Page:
By peter (not verified)
December 26, 2006 9:46 PM

I have no interest in multicultural names. That's trendy and stupid...only for American's a big world out there that doesny care about your desire to be multicultural. We have a new daughter and we are German descent. We will of course give her a beautiful german name.

By Tommy (not verified)
December 26, 2006 9:47 PM

Agreed...Heidi is a nice name

By ;; (not verified)
May 4, 2007 7:35 AM


By valentine (not verified)
May 22, 2007 12:21 PM

Ok. Seriously, if you came looking for a name, get off your lazy butt- and search it, not everyone has to work around your needs, seriously.
And yes, i agree heidi is a gorgeous name.
What do people think about the name 'Veronica', my sister is naming her unborn child, and i think she needs input. Personally i believe that it's a nice name, i'm starting to like them with more sylibols(sp).

--sorry about my spelling i'm using one hand--Multi-tasking

By Sherry (not verified)
July 4, 2007 1:58 PM

Hi there-

I'm fascinated by baby names, I have been ever since I could remember. To pick a name that a human being will use for their ENTIRE life is SUCH a responsibility and challenge and gift!!! It's a little like playing God. I truly think a name can influence the child who has the name and those around that child. A unique name I think arouses curiosity about that person, and encourages a person to attempt to get to know them better and see what lies under this fabulously interesting name-shell - is the person's personality as interesting and does it match up to their name? It's almost a question of, is the person worthy of such a stand-out name? If they are, all the better. We named our son a unique first name, and family middle name that goes very well with the first name. He's the only one thus far we've met with the name, but I know there's others in the world with the name also, but it's nice for him to be able to label things at school with his first name only, HE loves his name as well!!

By Sherry (not verified)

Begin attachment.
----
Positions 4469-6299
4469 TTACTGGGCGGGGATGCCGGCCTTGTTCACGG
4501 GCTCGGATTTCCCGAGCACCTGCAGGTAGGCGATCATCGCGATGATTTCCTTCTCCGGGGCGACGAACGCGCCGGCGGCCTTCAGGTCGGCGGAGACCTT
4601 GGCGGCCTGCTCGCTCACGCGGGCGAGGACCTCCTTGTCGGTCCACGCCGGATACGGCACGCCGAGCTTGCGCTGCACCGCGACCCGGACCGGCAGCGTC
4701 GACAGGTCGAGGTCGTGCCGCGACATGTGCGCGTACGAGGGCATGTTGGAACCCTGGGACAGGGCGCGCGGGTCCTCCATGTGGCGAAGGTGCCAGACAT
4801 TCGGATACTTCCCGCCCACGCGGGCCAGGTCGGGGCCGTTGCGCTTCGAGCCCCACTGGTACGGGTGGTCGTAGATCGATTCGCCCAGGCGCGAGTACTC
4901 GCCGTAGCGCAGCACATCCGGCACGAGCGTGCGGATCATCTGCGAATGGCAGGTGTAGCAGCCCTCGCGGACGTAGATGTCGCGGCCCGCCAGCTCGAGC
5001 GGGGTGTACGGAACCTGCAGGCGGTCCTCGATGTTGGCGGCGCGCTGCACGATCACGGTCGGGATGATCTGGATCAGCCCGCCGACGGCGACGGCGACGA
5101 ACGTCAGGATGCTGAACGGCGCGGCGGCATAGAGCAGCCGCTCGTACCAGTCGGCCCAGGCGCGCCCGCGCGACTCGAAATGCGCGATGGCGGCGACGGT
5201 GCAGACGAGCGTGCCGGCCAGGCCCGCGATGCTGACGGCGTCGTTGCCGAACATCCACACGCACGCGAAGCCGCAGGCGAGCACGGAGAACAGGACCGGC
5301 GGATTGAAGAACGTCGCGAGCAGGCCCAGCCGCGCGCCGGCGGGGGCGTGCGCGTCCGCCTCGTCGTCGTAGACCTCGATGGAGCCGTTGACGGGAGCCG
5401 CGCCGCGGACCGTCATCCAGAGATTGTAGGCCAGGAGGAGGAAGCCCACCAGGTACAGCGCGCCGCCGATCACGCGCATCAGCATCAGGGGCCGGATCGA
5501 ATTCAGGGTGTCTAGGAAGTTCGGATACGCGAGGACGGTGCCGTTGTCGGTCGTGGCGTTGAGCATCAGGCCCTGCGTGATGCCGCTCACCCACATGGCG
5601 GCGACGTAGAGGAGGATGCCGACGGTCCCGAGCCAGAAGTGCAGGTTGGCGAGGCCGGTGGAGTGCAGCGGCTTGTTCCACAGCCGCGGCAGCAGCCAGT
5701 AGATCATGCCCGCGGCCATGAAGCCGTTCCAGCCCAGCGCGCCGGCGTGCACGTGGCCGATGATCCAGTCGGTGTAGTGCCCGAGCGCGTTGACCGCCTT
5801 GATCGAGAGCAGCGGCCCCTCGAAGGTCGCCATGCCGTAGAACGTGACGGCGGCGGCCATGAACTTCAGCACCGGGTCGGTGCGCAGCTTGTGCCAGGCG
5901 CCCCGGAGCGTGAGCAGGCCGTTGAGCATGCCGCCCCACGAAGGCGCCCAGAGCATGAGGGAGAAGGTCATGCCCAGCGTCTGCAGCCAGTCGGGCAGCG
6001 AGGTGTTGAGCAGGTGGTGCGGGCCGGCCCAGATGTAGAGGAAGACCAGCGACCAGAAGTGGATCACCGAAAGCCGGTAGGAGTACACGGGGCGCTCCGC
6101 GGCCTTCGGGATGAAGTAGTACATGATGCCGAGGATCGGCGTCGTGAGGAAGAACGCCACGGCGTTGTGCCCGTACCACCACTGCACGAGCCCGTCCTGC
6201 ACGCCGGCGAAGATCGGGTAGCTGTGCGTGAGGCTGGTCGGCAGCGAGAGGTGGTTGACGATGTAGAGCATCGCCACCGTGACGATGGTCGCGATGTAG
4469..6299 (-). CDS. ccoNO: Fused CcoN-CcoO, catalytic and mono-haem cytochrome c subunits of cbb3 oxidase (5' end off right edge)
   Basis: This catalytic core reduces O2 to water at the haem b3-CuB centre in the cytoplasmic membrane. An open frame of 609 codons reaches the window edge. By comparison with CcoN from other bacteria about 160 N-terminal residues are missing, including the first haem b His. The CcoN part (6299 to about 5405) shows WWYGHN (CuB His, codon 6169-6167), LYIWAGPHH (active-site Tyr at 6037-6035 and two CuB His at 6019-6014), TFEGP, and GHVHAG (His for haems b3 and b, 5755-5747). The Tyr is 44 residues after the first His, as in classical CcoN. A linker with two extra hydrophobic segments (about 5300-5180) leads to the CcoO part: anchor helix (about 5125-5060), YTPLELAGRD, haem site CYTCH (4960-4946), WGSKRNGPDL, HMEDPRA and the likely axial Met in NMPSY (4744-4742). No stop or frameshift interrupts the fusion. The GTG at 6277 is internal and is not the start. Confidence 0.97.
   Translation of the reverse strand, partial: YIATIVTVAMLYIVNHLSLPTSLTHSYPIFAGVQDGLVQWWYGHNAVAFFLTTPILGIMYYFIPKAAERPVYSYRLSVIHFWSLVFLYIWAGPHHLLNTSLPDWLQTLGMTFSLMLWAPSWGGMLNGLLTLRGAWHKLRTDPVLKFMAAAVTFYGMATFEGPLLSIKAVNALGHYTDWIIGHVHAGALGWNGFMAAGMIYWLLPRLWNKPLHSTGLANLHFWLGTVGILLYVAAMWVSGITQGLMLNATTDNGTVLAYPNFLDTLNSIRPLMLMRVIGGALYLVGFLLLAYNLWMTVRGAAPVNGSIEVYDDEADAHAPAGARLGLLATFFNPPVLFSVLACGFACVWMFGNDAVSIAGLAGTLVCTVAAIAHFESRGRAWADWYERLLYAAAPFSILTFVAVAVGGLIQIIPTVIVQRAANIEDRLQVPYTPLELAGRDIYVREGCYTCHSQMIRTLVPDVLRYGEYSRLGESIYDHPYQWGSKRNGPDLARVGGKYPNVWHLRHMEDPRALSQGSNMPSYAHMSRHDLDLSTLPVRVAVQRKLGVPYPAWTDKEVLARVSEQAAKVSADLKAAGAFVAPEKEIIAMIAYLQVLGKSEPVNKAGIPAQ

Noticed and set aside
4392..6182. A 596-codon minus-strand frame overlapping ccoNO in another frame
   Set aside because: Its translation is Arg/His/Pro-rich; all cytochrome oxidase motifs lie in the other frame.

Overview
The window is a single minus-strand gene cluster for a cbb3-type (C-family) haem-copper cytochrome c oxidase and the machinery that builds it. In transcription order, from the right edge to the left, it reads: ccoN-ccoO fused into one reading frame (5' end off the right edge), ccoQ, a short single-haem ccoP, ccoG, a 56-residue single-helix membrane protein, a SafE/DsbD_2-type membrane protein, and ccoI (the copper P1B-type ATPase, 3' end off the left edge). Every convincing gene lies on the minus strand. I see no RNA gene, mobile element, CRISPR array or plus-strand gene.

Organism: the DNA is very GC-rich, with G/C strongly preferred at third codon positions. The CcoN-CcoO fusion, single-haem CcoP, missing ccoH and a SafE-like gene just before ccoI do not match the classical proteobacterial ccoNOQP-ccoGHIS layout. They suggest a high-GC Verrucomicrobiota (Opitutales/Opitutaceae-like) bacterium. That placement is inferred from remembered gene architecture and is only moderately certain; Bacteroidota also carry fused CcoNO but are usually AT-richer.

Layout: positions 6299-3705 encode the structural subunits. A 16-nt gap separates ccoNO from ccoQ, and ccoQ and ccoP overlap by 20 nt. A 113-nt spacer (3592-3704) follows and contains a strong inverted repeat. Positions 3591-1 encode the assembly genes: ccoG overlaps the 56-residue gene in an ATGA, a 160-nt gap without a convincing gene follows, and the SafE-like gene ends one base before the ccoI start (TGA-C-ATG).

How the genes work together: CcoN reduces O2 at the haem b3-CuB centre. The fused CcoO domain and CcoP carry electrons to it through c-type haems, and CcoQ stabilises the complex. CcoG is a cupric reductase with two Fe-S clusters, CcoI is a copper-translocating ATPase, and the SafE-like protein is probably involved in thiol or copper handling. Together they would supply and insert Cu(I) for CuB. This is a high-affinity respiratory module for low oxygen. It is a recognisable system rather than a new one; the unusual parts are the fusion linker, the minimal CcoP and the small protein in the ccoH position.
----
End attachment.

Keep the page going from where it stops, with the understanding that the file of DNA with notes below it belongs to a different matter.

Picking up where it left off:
July 4, 2007 2:09 PM

I also love a contradiction when naming a child. For instance, naming a baby girl who's caucasian Ebony, or an african american baby girl Ivory. I love boy names for girls. I love the name River - good choice!! I like names that are neither feminine or masculine, virtue names are great!! There was a question about the name Sloan, it's not a bad name, but it reminds me of Sylvester Stallone - I'm not particularly fond of it, but that's only my opinion. If you love it - go for it!! =) Names are a way to leave our preferences and mark in the world that will live on long after we're gone - there are not alot of things we can say that about!! No one in my family believes in naming a junior or a 2nd or 3rd, I think each child should be original - but that's just me!! I say - don't be influenced by strangers - do what YOU want and have those you love in your life influence your choices - its YOUR child!! Best of luck to all of you! =)

By Delite (not verified)
August 20, 2007 5:23 PM

My name is Delite. I was born in the late 60's but my parents were far from Hippies. I have met only 1 other delight in my 40+ years of existance and she was about 35 years older than me. I also know one other person with the middle name delight. I'm the only one with my spelling. Except for the group but even they added an E. Groove is in the heart.